Cox did not necessarily expect – or hope for – the same sort of trip from Florent Géroux on Saturday. West Virginia Derby (G3) runner-up We the People (12-1) seemed certain to try for the early lead with Taiba, Fountain of Youth (G2) victor Simplification (10-1) and allowance-winning shipper B Dawk (20-1) in the mix to keep Cyberknife company.
“I think there are some horses that are naturally quicker away from the gate than he is,” Cox said. “I could envision maybe the Haskell as a trip he could get with maybe three or four in front of him, tracking down on the inside. I’m OK with that trip.”
A stalking trip also worked for Cyberknife in his early Grade 1 victory this year at Oaklawn.
“In the Arkansas Derby they kind of got away from him a little bit into the first turn,” Cox said. “We the People was in that race as well. (Cyberknife) was able to sit down on the inside. We just kind of want to break and go forward. If he gets covered up, that’s fine, just as long as he’s traveling well and into the bridle.”
Tawny Port, who will end a nearly two-month break when he starts Saturday, probably would do best with jockey Irad Ortiz Jr. chasing a faster pace. The $430,000 Pioneerof the Nile colt owned by John and Elizabeth Fort conceded between 3 3/4 and seven lengths early in his three victories this year, including the 1 1/16-mile Lexington (G3) and the 1 1/8-mile Ohio Derby (G3).
“He’s going to have to get a good trip,” Cox said. “I feel confident that we’ll get a good trip with Irad. There’s going to have to be some pace in there. The pace will have to collapse a little bit. We’ll have to get a perfect trip to get there, and it’s possible.”
Cox said the Penn Derby became the long-term goal for Tawny Port because of how he performed going nine furlongs at Saratoga.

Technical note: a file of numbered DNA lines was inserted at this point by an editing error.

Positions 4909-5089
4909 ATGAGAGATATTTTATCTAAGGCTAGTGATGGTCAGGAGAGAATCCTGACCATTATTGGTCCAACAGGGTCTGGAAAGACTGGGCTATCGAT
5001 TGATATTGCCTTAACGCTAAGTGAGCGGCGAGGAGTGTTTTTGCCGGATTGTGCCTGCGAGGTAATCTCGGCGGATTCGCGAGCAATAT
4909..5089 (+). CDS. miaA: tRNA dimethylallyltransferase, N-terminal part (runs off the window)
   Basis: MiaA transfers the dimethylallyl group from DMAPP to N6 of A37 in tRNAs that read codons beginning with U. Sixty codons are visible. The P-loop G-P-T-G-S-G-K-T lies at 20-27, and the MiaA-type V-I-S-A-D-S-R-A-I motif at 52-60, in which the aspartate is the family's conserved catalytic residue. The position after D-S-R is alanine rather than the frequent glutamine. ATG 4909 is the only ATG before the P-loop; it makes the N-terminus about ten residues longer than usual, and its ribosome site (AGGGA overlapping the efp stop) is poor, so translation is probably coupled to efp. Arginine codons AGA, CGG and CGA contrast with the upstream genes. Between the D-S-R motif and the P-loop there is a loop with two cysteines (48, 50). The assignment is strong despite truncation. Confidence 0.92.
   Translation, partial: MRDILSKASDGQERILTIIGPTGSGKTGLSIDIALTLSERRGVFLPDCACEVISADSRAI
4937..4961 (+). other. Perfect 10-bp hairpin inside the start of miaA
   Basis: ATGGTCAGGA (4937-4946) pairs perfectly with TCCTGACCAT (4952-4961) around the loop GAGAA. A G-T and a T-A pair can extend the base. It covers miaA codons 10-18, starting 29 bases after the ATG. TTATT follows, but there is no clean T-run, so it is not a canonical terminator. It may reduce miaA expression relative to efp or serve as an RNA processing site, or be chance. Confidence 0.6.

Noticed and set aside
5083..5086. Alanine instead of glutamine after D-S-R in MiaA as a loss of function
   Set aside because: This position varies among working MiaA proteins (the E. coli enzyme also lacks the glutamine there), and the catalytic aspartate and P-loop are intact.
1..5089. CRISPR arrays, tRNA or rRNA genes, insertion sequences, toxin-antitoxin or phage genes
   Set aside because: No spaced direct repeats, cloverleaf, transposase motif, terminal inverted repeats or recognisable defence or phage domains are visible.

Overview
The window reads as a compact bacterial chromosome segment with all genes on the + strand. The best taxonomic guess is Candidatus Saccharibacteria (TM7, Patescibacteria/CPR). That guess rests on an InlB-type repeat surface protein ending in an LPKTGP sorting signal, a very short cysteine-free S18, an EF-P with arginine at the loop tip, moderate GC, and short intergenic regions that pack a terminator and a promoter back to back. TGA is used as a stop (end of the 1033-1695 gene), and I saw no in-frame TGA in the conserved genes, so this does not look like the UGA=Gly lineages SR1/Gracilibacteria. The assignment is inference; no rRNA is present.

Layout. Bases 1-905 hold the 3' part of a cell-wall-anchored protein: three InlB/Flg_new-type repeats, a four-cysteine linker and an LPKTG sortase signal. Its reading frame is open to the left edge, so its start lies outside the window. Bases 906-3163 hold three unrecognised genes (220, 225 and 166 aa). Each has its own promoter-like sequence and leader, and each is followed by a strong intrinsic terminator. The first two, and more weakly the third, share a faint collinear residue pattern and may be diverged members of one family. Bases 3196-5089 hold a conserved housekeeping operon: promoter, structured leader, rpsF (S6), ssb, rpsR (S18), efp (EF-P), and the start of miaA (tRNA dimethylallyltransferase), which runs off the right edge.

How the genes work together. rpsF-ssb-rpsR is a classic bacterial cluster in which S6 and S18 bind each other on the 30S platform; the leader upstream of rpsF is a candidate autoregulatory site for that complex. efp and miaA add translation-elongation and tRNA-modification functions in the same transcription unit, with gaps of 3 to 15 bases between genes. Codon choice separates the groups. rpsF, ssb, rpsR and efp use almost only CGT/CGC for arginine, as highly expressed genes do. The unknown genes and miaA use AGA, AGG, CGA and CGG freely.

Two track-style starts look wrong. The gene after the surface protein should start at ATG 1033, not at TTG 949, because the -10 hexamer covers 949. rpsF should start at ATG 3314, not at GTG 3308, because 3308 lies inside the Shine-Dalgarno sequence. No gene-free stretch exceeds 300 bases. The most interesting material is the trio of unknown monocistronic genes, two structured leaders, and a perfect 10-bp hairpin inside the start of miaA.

“As soon as the Jim Dandy was completed, we circled it on our calendar and worked our way back,” Cox said. “We brought him back to Churchill. He’s been working extremely well here. He is a horse that appreciates the distance. He likes the mile-and-an-eighth, maybe even more ground, and he should take to it.”
On the other hand, the Penn Derby was not always on Cyberknife’s agenda. The $400,000 Gun Runner colt who is owned by Al Gold and is committed to a post-racing breeding career at Spendthrift Farm will be racing for the 11th time since his debut 363 days earlier.
“We didn’t necessarily zero in on the PA Derby,” Cox said. “With how he worked a week-and-a-half ago (four furlongs in 49.0 seconds), I was just super happy with the way he did it. He was by himself and well, well within himself. It was just a maintenance work, but it’s how he presented himself with his energy level, color, his coat, his weight. Everything was positive.
“A million-dollar opportunity, another Grade 1, I think it would add to his stallion résumé if he was able to win the Pennsylvania Derby. We obviously would like to get him to the Breeders’ Cup and felt, as long as he’s doing well, we may take a swing at a Grade 1 here in late September.”
Cox said he planned to fly Saturday morning from Kentucky to Pennsylvania. The National Weather Service predicted a sunny Saturday with a high near 72 at Parx.